Incoboto: Emotionally and Mechanically Deep
While it’s not always the case, it’s rare for a game to both focus on giving the player an emotional experience and offer a great deal of mechanical depth. In some sense, it’s not hard to see why that is. If you’re trying to keep people engaged in a heavy story, having them stop and solve a constant stream of difficult puzzles or challenges can interrupt the flow. Similarly, if you want people to stop and carefully consider your gameplay mechanics, you probably don’t want them impatiently waiting for another story segment.
Incoboto takes on that challenge, and it largely succeeds. The game’s atmosphere is incredible, with the sheer horror of what has happened to the universe explained largely by the final words recorded by the skeletons you’ll find all over the place. To a great extent, players are free to engage in this story as heavily as they want, reading all of the signs and notes along the way or ignoring them accordingly. But the mood of the game remains intact regardless of the player’s actions. There’s an odd mix of isolation and warmth.
These planets are dead, and you are alone. Almost. But Helios, your smiling sunny companion, remains overhead. Even as you try to repair long-dormant machines left untouched because those who would have used them are now long gone, you can’t feel entirely alone because your friend is near. There’s no question that Incoboto can make you feel things with its unusual atmosphere — it’s quite the experience in general.
But if you think that the gameplay mechanics might just be an obligatory affair that guides you from story point to story point, you would be gravely mistaken. Incoboto’s puzzles can be devilishly difficult, and the large variety present in their designs means that you can’t just be good at one type of problem if you want to move forward. Some of these puzzles involve little more than a good sense of logic. Others require some physical dexterity. Some of them ask you to demonstrate a good understanding of physics. Many require the player to handle all of those things at once. There are some genuine stumpers here that will challenge just about anyone.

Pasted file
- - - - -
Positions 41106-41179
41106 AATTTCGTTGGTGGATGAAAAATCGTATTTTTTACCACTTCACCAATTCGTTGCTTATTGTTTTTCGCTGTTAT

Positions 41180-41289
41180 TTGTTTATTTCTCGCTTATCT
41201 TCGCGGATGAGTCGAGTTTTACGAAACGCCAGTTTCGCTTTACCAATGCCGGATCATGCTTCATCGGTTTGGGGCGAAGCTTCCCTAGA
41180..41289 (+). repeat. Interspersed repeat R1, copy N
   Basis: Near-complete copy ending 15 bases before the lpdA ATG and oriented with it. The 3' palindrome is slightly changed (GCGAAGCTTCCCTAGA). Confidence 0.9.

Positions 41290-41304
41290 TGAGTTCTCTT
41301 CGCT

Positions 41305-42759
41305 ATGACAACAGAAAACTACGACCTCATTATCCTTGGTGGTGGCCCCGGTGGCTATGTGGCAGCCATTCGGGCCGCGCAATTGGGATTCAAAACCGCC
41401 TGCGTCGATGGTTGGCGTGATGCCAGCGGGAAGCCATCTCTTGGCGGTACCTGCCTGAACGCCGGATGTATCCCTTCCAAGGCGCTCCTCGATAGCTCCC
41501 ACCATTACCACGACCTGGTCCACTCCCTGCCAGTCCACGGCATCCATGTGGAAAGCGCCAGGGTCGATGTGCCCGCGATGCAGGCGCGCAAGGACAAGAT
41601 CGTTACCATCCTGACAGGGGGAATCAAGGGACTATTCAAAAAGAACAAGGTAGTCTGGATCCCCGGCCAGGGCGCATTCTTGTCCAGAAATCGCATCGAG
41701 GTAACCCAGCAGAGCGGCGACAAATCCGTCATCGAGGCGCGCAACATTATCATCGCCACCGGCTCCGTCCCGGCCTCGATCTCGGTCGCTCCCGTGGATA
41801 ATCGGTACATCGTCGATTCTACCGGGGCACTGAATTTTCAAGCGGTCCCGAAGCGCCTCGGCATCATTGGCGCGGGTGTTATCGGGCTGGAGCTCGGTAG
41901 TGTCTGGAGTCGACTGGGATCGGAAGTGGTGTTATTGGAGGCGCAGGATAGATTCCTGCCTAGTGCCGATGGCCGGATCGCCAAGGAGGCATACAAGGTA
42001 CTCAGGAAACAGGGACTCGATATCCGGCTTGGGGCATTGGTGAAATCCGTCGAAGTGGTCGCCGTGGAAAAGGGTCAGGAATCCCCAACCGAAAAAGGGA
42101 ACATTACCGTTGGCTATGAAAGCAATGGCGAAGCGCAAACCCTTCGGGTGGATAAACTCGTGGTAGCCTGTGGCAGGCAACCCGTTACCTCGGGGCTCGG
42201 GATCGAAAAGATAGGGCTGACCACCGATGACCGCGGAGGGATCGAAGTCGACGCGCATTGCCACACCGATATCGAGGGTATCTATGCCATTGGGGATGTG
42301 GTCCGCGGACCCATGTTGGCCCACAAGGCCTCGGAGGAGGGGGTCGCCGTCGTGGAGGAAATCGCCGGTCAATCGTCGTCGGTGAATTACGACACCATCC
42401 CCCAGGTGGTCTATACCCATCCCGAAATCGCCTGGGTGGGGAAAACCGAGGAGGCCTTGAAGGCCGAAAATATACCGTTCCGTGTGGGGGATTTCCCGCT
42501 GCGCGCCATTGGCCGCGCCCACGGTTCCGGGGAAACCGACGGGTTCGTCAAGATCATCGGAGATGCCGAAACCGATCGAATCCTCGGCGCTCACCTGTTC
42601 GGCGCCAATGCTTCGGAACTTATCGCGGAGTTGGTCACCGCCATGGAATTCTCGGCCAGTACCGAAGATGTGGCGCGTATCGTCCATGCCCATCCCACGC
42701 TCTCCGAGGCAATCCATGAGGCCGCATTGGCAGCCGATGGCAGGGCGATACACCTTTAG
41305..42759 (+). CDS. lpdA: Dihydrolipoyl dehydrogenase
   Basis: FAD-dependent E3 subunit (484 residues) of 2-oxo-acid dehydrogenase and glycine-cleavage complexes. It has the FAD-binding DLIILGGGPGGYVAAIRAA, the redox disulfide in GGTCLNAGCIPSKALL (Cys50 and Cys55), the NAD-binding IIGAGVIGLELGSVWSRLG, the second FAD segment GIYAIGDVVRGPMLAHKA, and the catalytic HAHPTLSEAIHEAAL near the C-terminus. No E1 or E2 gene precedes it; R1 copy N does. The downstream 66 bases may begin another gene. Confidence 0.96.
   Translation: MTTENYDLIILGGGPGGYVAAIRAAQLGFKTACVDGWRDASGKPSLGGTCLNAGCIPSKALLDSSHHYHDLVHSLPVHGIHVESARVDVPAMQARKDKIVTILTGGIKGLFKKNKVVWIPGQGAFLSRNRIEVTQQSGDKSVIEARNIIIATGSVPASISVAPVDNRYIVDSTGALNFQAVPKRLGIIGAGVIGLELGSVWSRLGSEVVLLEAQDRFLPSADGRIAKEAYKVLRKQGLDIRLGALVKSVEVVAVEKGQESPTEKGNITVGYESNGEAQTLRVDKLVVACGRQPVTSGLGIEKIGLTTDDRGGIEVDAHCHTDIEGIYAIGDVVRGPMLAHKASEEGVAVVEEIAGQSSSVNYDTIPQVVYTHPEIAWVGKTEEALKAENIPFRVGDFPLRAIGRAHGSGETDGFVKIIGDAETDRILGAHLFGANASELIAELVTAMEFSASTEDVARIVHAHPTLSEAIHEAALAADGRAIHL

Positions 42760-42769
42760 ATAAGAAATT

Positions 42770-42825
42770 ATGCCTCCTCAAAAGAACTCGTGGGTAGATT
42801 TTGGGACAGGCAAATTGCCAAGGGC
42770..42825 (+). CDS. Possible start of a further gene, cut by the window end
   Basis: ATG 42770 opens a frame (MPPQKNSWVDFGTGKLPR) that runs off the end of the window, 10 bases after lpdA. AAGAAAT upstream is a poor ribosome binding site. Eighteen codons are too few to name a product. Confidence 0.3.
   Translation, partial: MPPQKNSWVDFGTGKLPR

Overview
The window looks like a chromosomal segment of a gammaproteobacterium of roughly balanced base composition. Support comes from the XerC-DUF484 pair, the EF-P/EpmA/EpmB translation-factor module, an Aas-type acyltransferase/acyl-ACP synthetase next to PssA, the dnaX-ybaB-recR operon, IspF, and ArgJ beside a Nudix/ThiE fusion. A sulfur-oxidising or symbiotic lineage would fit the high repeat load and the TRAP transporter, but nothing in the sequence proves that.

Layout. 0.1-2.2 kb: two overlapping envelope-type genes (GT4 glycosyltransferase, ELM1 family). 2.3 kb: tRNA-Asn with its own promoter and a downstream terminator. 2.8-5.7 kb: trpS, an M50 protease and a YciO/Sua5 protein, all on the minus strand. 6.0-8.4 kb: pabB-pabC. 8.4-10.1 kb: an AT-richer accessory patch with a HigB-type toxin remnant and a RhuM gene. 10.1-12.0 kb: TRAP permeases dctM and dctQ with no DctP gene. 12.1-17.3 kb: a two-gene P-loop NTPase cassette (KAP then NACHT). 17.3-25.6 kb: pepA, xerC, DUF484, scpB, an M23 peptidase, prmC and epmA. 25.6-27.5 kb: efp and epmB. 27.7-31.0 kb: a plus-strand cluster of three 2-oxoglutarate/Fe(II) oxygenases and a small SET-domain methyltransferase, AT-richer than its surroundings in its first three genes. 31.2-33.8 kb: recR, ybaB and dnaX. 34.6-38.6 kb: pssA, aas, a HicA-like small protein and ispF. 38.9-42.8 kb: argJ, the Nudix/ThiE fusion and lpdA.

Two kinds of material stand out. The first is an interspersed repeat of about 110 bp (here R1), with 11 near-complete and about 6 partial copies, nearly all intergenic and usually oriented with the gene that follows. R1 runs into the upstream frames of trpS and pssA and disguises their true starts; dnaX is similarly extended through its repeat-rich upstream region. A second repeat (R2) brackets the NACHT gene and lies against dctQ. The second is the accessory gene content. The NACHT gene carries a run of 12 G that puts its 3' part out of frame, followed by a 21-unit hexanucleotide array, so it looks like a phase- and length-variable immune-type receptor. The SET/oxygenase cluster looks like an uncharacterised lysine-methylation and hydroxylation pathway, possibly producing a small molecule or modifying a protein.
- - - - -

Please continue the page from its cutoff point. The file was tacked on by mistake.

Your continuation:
What you won’t find is any sort of violence. You move and hop your way through these desolate environments, cobbling together both plot and solutions, but you’ll never need to fear being attacked or worry about taking down enemies. It seems there are some benefits to being one of the last living beings. This contributes to the feeling of being alone in the game’s universe, but it also allows you to focus on solving the game’s puzzles and challenges at your pace.
Your main goal on each planet is to find enough star pieces to power the gate to the next world. Some of those pieces are laying out in the open, while others will be rewarded to the player for solving puzzles. Some of them will be out of reach the first time you visit a planet, requiring you to come back after you’ve earned the necessary new ability. The planets themselves aren’t terribly large. Indeed, you can walk all the way around each world in a matter of seconds in most cases. You can almost always see all of the star pieces too, even if they aren’t accessible at the moment.
You’ll also see extra items called star maps. There are 50 of these in the entire game, and while collecting them is optional, it’s a superb challenge that will test your mastery of the game’s many tricks and techniques. In time, you’ll get your hands on gadgets like jet packs, a glove that lets you throw heavy objects, a grappling device, and more. One of the first things you pick up is a scanner that helps you find hidden or secret objects. The game introduces these new concepts at a relatively regular rate, twisting them into existing puzzles and creating entirely new ideas. Provided the player doesn’t get stuck, Incoboto’s pace is excellent thanks to this constant stream of new elements.
In the end, Incoboto is a game with a great sense of mood and some clever, tough puzzles. Whether you’re here for a good story or challenging adventure gameplay, Incoboto has you covered. It’s an immensely satisfying game, even if it can be maddeningly tough to solve some of its trickier demands. If that idea excites you rather than terrifies you, you’ll definitely want to check out why Incoboto has earned so much praise.